I cried the first time I saw the Notre-Dame, years ago. I’d waited my entire life to see this iconic French structure, and there I was on a bright sunny day, experiencing it in its full glory. Last night, I again cried at the cathedral, weeping along with thousands of other Parisians and visitors as we watched the centuries-old church burn.
I hadn’t expected to spend my evening that way—watching the roof and spire go up in flames and collapse, anxiously waiting to see if the leaping fire would take the bell towers in the front as well. We dined at a cafe a block or so over earlier, opting to skip going inside with the intention to go back the next day. I’d been several times; my traveling companion was in Paris for the first time.
When we walked back to the church in the evening, following plumes of smoke visible from the Eiffel Tower, we were enveloped into a nearly silent crowd. Some were praying, some were crying, but most were staring in disbelief at the disaster happening before us. The fire continued to get worse; flames flickered behind the center columns of the front facade. It seemed at the time there was no hope of saving the cathedral.
About 400 firefighters were working to control the blaze, along with two drones and a robot. We could see their flashlights shining as they inspected the front from a balcony, white points of light above the glowing orange pit that became the interior of the church during the inferno.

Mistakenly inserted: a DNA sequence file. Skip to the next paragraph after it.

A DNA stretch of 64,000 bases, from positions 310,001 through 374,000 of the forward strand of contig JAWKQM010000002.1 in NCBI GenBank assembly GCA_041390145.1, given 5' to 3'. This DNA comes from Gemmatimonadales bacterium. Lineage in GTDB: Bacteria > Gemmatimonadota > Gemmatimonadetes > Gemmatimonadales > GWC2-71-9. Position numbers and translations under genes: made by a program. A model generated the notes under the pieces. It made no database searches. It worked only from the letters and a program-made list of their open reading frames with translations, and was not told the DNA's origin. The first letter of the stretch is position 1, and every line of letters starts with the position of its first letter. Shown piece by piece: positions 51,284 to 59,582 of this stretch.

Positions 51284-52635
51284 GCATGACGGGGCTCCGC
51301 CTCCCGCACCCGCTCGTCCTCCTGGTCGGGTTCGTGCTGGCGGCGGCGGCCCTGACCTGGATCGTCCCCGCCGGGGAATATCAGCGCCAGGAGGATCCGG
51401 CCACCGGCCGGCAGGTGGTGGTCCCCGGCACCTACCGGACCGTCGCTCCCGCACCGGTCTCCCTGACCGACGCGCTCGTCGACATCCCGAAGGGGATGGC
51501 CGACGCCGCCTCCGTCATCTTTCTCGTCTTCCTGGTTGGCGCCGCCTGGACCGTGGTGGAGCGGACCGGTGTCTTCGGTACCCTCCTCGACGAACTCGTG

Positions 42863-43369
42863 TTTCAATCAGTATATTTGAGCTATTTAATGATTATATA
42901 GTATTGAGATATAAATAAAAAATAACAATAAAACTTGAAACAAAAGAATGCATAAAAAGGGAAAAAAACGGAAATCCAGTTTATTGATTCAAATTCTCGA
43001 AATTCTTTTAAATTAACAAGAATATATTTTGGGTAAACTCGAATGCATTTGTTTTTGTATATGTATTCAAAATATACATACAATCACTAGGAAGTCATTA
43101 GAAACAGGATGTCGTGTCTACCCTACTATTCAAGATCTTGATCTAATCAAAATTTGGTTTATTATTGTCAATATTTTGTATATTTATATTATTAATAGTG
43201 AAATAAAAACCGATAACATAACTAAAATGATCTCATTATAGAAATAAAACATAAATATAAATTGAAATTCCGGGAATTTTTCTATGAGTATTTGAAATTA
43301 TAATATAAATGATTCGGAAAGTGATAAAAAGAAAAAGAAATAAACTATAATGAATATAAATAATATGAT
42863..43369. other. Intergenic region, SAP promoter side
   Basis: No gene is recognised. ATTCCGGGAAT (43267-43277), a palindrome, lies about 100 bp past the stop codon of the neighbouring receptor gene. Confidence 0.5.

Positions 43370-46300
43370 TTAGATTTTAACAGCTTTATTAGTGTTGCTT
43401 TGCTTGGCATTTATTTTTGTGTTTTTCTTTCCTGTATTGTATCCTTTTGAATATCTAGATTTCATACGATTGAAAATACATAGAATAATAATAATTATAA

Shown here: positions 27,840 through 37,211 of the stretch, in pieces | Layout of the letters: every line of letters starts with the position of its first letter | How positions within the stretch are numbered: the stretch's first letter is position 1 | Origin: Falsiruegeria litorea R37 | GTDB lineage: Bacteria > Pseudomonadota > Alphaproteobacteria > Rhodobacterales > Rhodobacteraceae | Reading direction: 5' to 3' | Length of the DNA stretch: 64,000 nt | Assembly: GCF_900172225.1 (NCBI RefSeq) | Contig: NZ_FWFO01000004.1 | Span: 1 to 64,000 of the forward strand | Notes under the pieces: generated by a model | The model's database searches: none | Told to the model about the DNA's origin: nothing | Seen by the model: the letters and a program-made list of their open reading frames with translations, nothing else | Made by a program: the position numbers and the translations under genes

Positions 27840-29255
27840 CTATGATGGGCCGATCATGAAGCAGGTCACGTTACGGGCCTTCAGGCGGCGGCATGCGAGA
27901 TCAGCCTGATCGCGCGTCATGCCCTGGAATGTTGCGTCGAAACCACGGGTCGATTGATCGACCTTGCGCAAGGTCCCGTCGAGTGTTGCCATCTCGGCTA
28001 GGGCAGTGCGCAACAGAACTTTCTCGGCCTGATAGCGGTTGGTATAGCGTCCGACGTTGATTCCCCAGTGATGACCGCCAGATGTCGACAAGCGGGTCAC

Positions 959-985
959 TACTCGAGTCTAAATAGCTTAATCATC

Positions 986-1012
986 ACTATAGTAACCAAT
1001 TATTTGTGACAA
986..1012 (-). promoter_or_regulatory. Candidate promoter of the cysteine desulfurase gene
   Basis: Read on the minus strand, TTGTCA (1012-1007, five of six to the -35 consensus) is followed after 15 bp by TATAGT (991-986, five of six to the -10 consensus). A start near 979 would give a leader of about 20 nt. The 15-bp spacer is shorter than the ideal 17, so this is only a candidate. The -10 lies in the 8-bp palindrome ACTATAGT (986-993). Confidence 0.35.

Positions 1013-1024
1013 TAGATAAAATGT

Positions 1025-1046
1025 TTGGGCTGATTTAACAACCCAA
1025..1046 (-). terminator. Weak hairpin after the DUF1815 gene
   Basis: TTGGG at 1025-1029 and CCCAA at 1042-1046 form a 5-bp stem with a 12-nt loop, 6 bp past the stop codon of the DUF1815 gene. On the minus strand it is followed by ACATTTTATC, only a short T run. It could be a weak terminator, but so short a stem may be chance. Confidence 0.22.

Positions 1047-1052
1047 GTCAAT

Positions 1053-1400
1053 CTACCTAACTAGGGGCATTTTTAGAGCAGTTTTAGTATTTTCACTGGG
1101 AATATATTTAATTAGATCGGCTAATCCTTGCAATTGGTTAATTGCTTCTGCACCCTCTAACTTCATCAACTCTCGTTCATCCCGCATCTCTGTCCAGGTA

I’m not from France—my French is barely decent enough to order a croissant—nor am I particularly religious, but I felt that moment deep in my soul. The Notre-Dame is part of the heartbeat of Paris. A meeting place, an attraction, a spiritual haven. I reflected on the experiences I’ve had there, from attending a bread market out front, to hugging a friend goodbye as she left for an evening out, to marveling at the beautiful windows and architecture inside. The cathedral is ingrained in the French identity, and a spot that helps make Paris so magical. And here we were, watching it burn down. It was too much to handle, but it was impossible to look away.
At about 9:30 p.m., the gathered crowd spontaneously began to sing hymns to the church. One woman held the lyrics up on her phone for everyone to see. A man gave small sermons between each song. We sang along with the group, feeling at once less like tourists and more like members of the community we were in, witnessing history being made.
For hundreds of years, the Notre-Dame has seen the most joyous and the most devastating of moments in the lives of both France and her people. And when everyone was able to become one emotional force, it showed that even in her darkest hour, the Notre-Dame was still there to bring us all together.